How useful would a handheld windmeter be for me?

Discussion in 'General Rifle Discussion' started by Vincine, Apr 27, 2012.

  1. Vincine

    Vincine New Member

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    Do any of you use them . . effectively? I was looking at the Kestrel 2500; Windspeed, temperature & altitude.

    How useful would a handheld windmeter be for me? I’m shooting .22lr for now, mostly limited to 100 yards, possibly up to 200 yards later this year. My best groups are 1.25”, BR, Bi-pod, & rear towel. I mostly shoot late in the day before dusk when the wind usually comes up. Should I bother with a meter? Or just work with the Beaufort scale for now and wait until if & when I move to .223 and a few hundred yards?
     
  2. mountainman13

    mountainman13 New Member

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    I would think that the winds effect @ 100 yds would be negligible at best. It's dependant on your preference. You could potentially use it to calculate everything out and tighten your groups. Might be good practice for when you really need/want it down the road.
    I don't know anyone that has or uses one.
     

  3. willshoum

    willshoum New Member

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    Hand held.......

    How can you shoot with your hands holding something other than your
    22 rifle. The only thing that the hand held device is telling you is that where you're positioned is what is current, not one hundred yards away, wind just for an instance, humidity is not constant because as soon as the clouds covers the sun light it changes........Practice,practice and then practice some more.........:)
     
  4. Vincine

    Vincine New Member

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    See, that's what I'm thinking too, but I thought I'd check. Thanks.
     
  5. TCH2FLY

    TCH2FLY New Member

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    Wind within the first 100 yds can make a difference especially with a .22.
    Wind values can differ over distance but are usually close to constant over shorter distance (not counting terrain or buildings that may block wind)
    The initial wind deflection will also have a longer range effect on the round than a wind further down range.

    For a 40gr, .22 bullet the deflection caused by a 90 deg, 10mph crosswind is +-1"@50yds and 4-5"@100yds.

    Almost every long-range shooter I know has a way to measure wind/temp/barometric pressure. YMMV
     
  6. orangello

    orangello New Member

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    A windometer? Dang, how much texmex food do you eat?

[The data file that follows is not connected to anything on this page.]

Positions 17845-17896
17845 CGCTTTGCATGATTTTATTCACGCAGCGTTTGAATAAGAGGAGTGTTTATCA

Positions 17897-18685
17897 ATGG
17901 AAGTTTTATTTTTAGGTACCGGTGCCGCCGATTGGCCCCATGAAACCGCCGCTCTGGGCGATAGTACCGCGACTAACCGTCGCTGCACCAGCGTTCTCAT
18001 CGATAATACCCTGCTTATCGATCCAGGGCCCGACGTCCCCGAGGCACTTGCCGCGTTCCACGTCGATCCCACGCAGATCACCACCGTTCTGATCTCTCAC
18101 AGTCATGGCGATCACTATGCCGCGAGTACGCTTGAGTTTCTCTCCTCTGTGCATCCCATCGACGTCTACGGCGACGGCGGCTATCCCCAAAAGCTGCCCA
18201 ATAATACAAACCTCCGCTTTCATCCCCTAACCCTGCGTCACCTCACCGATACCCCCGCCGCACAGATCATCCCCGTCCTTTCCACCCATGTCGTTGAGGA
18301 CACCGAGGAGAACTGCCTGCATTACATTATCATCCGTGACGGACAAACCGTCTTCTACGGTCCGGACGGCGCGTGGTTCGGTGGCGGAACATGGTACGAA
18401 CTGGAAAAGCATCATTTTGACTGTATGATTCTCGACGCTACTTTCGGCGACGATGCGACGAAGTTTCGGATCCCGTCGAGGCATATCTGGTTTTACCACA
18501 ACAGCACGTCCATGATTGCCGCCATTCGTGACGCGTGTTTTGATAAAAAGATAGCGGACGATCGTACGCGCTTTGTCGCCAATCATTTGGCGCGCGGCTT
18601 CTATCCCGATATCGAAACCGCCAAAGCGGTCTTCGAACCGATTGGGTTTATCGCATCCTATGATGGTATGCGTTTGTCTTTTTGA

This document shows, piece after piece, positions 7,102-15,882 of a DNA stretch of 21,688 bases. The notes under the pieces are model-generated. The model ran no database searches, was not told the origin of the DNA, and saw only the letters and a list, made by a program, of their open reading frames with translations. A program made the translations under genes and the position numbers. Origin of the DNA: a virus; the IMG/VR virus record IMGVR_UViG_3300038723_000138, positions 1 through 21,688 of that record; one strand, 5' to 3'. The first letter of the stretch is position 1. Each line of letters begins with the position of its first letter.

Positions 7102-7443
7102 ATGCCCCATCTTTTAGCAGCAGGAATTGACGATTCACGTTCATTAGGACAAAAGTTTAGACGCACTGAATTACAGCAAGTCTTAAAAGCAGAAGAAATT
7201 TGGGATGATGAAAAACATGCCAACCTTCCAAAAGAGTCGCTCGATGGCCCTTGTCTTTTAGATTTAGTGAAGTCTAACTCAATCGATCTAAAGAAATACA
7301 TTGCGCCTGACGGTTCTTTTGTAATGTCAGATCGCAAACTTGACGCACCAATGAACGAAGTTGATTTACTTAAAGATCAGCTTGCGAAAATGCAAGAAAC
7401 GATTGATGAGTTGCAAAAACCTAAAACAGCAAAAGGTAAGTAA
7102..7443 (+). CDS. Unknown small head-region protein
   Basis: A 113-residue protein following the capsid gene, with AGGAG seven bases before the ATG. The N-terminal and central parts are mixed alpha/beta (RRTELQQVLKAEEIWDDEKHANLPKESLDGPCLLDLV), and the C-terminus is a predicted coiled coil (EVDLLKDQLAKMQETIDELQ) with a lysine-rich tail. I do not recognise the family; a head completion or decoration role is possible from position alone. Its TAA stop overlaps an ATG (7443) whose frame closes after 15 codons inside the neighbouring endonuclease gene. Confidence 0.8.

7. TooStrongTerry

    TooStrongTerry New Member

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    Technology these days...ruining the fun I tell ya :p

    @TooStrongTerry
     
  8. c3shooter

    c3shooter Administrator Staff Member

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    You CAN use a wind meter. You may actually get better results from "reading" the wind on tell tales (streamers) that you have placed at intervals between you and target. The 5 mph Easterly wind at your shooting station could be a 5mph Northerly wind at the target.

    For 100 yards, would not expect great differences in speed or direction- and as long as the wind is consistent over the course of your shot string, effects on GROUP size should be negligible (it may be offset, but same size)

    For VERY long ranges, there will be differences in speed or direction over the path of the bullet, and with more distance to work on the bullet, greater effect.
     
  9. rifleman1

    rifleman1 New Member

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    i have the kestreel 2000 it works well it does not give altitude though i think if you plan on shooting long range its worth the investment.i use mine for spraying fields with the aircraft but i have taken it to the range although im not a big long range shooter.
     
  10. Vincine

    Vincine New Member

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    How did you know!

    I’m guessing the last time I went to the range we had 3-5 mph winds to 3:00, with 8-10 mph gusts alternating to 7:00 & 10:00 every 3-4 minutes. Frankly at this point, with only a hundred or so rounds downrange, I’m not even sure it was me or the wind that gave me my smallest groups.

    I've got one 'tell tail' (?) stuck in the ground about 25 yards out. It's a piece of survey's tape someone left lying around (lime green). I'll go stick some more in, soon as it warms up again, maybe next month. (lime green okay? ;))
     
  11. c3shooter

    c3shooter Administrator Staff Member

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    You can use any color that floats yer boat. Hi viz colors are good- keep them all same length, so that a 5 mph wind moves them all to same angle.

    Had one of my military students take a 1200 meter shot, reading wind from banners lining a street that ran all the way to target. He said it could not have been planned any better- all same size banners with equal spacing.